The pattern attribute uses regular expressions to validate that the user’s input matches what we expect. In this case, d tells the browser we want a digit character. By supplying d twice, we tell the browser that we want two digits so that 01 will be accepted, but 1 will not.1

The maxlength attribute tells the browser how many characters are allowed and will prevent users from typing more than the allotted amount.

To test what would happen if Chipotle’s form used these standards, I opened my browser’s developer tools and edited the expiration year field:

Video of autofill on the Chipotle order form after `maxlength=”2″` has been added using developer tools. It works!

Adding the maxlength attribute to the field fixes the problem. This makes sense. We’re telling the browser, and by extension the autofill feature, how many digits it should use for the expiration year.

Autofill is smart enough to know that if we only want two digits for a year field, that the form needs the last two digits of the year. We just need to tell the browser how many digits we expect.

And we need to tell it in a standard way.

What impact does this have on Chipotle’s business?


Now that the mystery was solved, I wondered how much this problem might cost Chipotle. The first time I encountered this error—long before the credit card race with my mother—I thought Chipotle’s website was broken. I gave up trying to order online.

How many other people have failed to finish an order because the form doesn’t support autofill and the error messages aren’t helpful?

We know that when people use autofill, they complete forms 30% faster, but we don’t know how many people use autofill overall.

So because we don’t know how many people use autofill, let’s use a conservative number.

What if Chipotle could gain half a percentage point increase in transactions from fixing autofill?


Could we calculate how much revenue Chipotle might see from half a percentage point increase in transactions? We might be able to.

In their April 2019 quarterly report, Chipotle revealed that “the company’s relaunched website is attracting 1 million transactions a week on average”. In 2018, Chipotle said that their average online order was “$16 to $17.”

I’m going to use the upper end of that range ($17) for the average online order because that average is over a year old and in July of this year, Chipotle reported that “online sales nearly doubled in the second quarter” and “average check jumped by 3.5%.”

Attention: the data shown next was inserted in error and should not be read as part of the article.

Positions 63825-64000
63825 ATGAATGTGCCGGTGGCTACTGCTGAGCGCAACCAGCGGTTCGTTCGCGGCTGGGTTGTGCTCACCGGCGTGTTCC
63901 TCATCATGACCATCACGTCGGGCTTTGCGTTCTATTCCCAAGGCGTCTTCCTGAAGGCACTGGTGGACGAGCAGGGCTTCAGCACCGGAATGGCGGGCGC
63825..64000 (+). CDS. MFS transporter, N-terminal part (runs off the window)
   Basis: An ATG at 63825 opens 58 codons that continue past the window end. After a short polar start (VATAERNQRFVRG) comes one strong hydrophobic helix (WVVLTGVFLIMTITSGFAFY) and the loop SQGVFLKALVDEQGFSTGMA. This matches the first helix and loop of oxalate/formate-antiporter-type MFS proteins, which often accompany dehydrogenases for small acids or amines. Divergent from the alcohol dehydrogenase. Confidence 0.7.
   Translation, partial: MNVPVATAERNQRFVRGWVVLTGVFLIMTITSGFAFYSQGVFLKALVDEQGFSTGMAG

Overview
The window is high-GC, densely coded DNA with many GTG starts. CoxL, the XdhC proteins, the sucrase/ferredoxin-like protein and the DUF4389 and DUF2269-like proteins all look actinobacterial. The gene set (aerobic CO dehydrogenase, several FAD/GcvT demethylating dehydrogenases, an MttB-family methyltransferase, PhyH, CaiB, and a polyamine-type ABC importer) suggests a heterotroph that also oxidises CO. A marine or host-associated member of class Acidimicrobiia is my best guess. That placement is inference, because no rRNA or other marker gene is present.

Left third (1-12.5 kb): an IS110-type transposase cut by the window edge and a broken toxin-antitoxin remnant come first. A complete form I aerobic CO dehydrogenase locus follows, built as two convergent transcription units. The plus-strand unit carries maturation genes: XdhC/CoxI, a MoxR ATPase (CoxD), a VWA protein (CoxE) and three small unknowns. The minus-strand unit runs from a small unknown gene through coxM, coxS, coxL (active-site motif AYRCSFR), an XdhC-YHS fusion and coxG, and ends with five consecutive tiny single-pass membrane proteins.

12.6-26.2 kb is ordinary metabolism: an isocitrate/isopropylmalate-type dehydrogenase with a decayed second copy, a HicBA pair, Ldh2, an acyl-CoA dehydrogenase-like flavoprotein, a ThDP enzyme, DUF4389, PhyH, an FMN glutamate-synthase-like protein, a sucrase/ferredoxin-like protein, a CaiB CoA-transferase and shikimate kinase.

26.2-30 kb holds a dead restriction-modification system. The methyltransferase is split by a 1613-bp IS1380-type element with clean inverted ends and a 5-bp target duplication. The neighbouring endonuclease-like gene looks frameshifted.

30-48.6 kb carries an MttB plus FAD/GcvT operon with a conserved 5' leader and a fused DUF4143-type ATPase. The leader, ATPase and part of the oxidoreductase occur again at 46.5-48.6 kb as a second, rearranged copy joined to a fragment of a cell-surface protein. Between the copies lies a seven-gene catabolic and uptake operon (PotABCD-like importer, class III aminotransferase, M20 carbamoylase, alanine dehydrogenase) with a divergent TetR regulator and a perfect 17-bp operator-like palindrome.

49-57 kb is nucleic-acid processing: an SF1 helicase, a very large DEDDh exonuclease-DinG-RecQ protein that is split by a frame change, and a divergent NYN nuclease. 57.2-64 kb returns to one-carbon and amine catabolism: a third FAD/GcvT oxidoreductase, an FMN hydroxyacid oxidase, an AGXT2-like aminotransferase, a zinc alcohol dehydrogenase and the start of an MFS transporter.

Based on the information in the most recent earnings report, using $17 for the average per online order and 1 million transactions per week is probably a low. That’s perfect for our attempt to make a conservative estimate.

How much is maxlength="2" worth?


Let’s do the math:

   1,000,000  Online transactions per week
*       .005  Half a percentage point
=      5,000  Equals 5k transactions per week
*        $17  Times average online order in 2018
=    $85,000  Equals $85k per week
*         52  Multiplied by the weeks in a year
= $4,420,000  for maxlength="2"

If fixing autofill caused a half of a percentage point increase in online orders, it would increase Chipotle’s revenue by $4.4 million.

But perhaps half of a percentage point is too high. Let’s use a quarter of a percentage point instead. That’s still $2.2 million.

I’m not sure how low you would need to go before adding the maxlength attribute wouldn’t be worth it.

Lessons for your web forms


There are three key takeaways from Chipotle’s order form that you should consider:

1. Use HTML5 input features


Select the correct input type for your field. Use other input attributes such as maxlength, minlength, and pattern to provide additional clues to the browser about what information the field expects.

Add the autocomplete attribute with the appropriate token to tell autofill the purpose of the field. This is now the standard way to support autofill.

3. Make autofill part of your test plans


Once your form works with autofill, make sure it continues to work by including autofill in your QA process. This will help you identify problems like the one with Chipotle’s form before they impact users.


P.S. Chipotle, if this is helpful, may I suggest you buy my parents’ lunch next time? ?

P.P.S. Oh, and if you make $4.4 million off this article, you should hire us to help you with progressive web apps and the payment request API.